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Food sovereignty in US food movements: radical visions and neoliberal constraints

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  • Alison Alkon

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  • Teresa Mares

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Abstract

Although the concept of food sovereignty is rooted in International Peasant Movements across the global south, activists have recently called for the adoption of this framework among low-income communities of color in the urban United States. This paper investigates on-the-ground processes through which food sovereignty articulates with the work of food justice and community food security activists in Oakland, California, and Seattle, Washington. In Oakland, we analyze a farmers market that seeks to connect black farmers to low-income consumers. In Seattle, we attend to the experiences of displaced immigrant farmers from Latin America and their efforts to address their food needs following migration. In both cases, we find that US based projects were constrained by broader forces of neoliberalism that remained unrecognized by local activists. In Oakland, despite a desire to create a local food system led by marginalized African Americans, emphasis on providing green jobs in agriculture led activists to take a market-based approach that kept local food out of the economic grasp of food-insecure neighborhood residents. In Seattle, the marginalization of the immense agroecological knowledge of Latino/an immigrant farmers rendered local food projects less inclusive and capable of transformative change. Taken together, these very different cases suggest that a shift towards food sovereignty necessitates a broad acknowledgement of and resistance to neoliberalism. Copyright Springer Science+Business Media B.V. 2012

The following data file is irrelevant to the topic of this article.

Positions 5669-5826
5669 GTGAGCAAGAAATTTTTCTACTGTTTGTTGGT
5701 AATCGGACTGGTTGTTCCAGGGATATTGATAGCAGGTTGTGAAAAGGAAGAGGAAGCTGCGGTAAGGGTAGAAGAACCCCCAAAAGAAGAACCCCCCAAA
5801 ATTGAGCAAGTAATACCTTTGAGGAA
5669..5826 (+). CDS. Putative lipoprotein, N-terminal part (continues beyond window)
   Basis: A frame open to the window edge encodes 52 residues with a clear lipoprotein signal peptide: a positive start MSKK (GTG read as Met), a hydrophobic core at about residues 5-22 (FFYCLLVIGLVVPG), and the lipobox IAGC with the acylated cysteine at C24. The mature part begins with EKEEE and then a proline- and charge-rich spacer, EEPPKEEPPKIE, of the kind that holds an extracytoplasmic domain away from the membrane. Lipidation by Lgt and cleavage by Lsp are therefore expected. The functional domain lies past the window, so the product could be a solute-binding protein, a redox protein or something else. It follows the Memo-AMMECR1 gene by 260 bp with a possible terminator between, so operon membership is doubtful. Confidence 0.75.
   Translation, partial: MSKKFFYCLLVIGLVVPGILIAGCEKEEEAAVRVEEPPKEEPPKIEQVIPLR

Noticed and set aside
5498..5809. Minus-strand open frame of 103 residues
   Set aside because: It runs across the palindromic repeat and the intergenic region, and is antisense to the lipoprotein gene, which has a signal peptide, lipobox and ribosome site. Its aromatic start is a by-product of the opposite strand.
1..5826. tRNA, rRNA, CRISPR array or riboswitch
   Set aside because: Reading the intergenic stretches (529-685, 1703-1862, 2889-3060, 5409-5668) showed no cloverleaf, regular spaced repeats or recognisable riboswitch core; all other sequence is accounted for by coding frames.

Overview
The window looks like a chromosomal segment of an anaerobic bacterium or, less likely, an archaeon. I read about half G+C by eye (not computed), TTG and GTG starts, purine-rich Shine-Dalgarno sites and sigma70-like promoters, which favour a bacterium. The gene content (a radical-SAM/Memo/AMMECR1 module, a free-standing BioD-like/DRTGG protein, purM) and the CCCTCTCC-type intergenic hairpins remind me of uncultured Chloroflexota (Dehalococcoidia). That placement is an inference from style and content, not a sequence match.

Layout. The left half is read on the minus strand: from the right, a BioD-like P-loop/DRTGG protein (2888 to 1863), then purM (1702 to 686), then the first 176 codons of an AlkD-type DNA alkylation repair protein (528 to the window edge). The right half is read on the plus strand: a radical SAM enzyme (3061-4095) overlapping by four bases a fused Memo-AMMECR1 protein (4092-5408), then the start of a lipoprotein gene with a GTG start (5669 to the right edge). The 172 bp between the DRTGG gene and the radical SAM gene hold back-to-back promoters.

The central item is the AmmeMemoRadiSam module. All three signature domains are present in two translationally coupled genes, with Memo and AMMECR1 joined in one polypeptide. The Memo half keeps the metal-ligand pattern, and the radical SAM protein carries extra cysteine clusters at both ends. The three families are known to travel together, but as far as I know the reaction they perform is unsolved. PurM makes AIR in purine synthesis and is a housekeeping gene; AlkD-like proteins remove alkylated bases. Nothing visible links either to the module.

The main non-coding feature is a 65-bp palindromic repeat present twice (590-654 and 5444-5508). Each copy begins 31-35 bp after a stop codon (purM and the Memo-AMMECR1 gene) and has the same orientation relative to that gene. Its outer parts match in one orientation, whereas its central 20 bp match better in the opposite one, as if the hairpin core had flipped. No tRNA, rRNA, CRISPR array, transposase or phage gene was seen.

Suggested Citation

  • Alison Alkon & Teresa Mares, 2012. "Food sovereignty in US food movements: radical visions and neoliberal constraints," Agriculture and Human Values, Springer;The Agriculture, Food, & Human Values Society (AFHVS), vol. 29(3), pages 347-359, September.
  • Handle: RePEc:spr:agrhuv:v:29:y:2012:i:3:p:347-359 DOI: 10.1007/s10460-012-9356-z
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    References listed on IDEAS

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    1. Peck, Jamie, 2012. "Constructions of Neoliberal Reason," OUP Catalogue, Oxford University Press, number 9780199662081.
    2. Patricia Allen & Julie Guthman, 2006. "From “old school” to “farm-to-school”: Neoliberalization from the ground up," Agriculture and Human Values, Springer;The Agriculture, Food, & Human Values Society (AFHVS), pages 401-415.
    3. Walden Bello, 2008. "How to Manufacture a Global Food Crisis," Development, Palgrave Macmillan;Society for International Deveopment, vol. 51(4), pages 450-455, December.